As a writer, I've had to be extremely creative on occasion when I've run out of paper and have used almost any surface to write on, such as paper doilies under drinking glasses in a hotel bathroom, the back of a paper menu and once used an eye pencil when my pen wouldn't work. I have also written in some pretty unusual places; the bathroom in the middle of the night in Barcelona, a hotel bar in Warsaw whilst I watched the snow fall in temperatures of -5, and on a paper napkin in a roadside café. So where am I writing this article? I find myself once again, sitting in the departure lounge, waiting to board a plane. The chaos and noise of an airport for someone suffering Parkinson's disease, is about as appealing as a trip to the dentist for a root canal. Getting up at the unearthly hour of 01:00 was no problem for yours truly, as this is where insomnia (a common symptom of Parkinson's) actually comes in handy for a change. I was already wide awake when the alarm went off waking my sleepy husband. Like thieves in the night, we stole out of the house, got in the car without a word, and by 02:00 were on our way to the airport.
At this time of the morning I was completely "off", and for those of you unfamiliar with this term, it simply means the Parkinson's medications are not working, so going to the bathroom at an airport can suddenly become a nightmare. I took such a long time, my husband eventually dared enter the "ladies" to check on me. Now that's what I call a brave man! It's hard enough doing anything at 03:00, barely compos mentis, struggling with button and zip on my jeans in an airport toilet cubicle, where I was having an extremely difficult time. What didn't help was my toes decided to start a mutiny, with the incredibly annoying, not to mention painful toe curling to subside before I could walk and leave the ladies bathroom with dignity.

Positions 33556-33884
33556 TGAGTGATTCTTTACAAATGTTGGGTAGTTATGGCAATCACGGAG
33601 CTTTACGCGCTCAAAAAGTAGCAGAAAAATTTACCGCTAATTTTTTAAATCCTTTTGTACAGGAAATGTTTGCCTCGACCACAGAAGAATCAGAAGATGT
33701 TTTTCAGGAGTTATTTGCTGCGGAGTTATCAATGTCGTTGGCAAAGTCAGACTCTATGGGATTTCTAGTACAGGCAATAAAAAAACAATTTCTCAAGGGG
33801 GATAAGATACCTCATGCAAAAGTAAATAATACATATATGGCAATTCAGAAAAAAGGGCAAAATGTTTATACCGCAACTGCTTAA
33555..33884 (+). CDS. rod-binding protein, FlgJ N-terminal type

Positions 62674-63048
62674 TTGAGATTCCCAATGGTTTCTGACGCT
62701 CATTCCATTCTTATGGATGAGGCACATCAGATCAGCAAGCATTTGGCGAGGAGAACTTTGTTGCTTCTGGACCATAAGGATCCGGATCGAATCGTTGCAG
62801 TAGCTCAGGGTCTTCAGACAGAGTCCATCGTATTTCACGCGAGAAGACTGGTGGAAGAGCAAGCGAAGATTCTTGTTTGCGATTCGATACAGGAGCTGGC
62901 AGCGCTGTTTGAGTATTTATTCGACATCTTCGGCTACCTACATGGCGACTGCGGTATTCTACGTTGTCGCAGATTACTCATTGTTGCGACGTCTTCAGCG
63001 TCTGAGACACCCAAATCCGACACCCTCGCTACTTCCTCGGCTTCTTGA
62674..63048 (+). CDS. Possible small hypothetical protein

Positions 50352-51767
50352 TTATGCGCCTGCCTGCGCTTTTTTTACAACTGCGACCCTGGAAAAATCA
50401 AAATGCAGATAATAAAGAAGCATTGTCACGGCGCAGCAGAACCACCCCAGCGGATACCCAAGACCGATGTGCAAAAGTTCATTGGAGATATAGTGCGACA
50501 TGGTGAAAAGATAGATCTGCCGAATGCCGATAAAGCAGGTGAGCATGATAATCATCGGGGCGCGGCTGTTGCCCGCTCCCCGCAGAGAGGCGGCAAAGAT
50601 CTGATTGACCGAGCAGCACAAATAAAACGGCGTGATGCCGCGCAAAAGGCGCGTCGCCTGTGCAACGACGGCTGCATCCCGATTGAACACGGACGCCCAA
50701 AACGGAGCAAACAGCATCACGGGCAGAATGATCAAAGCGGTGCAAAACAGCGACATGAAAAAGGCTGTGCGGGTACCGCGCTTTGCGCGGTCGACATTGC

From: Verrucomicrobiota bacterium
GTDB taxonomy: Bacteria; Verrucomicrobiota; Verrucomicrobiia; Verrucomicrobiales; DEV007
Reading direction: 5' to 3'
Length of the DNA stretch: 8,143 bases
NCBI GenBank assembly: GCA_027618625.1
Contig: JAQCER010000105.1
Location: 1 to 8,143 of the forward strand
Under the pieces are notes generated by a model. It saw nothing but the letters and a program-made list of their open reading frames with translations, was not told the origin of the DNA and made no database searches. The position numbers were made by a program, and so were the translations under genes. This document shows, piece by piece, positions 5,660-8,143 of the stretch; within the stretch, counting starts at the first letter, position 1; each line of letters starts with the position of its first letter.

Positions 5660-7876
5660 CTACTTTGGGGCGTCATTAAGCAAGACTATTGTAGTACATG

My husband has become highly adept in pushing me in my wheelchair whilst manoeuvring a large case on wheels at the same time - impressively even up and down steep inclines. This requires not only strength but the ability to steer avoiding any oncoming passengers and obstacles.
My mother instilled good manners in me when young; "don't say anything if you can't say something nice" and "don't stare". At an airport, people will shamelessly stare at anyone. Don't people know it's rude to stare? It makes me feel very conspicuous, and I'd love to shout out "It's OK, I don't have anything contagious, it's just Gaucher and Parkinson's" but that might unnerve them even more!
We finally made it onto the plane, and yes you guessed it, I needed the toilet again. However, looking at my reflection in the mirror, I had to admit, it was no wonder people had been staring at me. Because I was "off", I had a blank expression on my face, could hardly talk, and barely able to move or function at all. But what really made me stare at myself in the mirror, was my delightful hairstyle! Talk about a bad hair day, I appeared like a vision of a long lost relative of Albert Einstein. My hair was sticking up all over the place and super frizzy as if I'd stuck my fingers into an electric socket - not a good look for anyone!
My travel companions, Gaucher and Parkinson's, tag along uninvited to wherever I may journey. Flying abroad with my husband would be a delight if it weren't for these two stowaways, who shamelessly make their presence known to all and sundry. Still with a sense of humour and a smile on my face, I am passionate to help spread awareness about the two things I know best; Gaucher and Parkinson's, which gives me purpose and a reason to get up each morning. While I'm able, I'll continue to tell my story, write and campaign from wherever I may travel.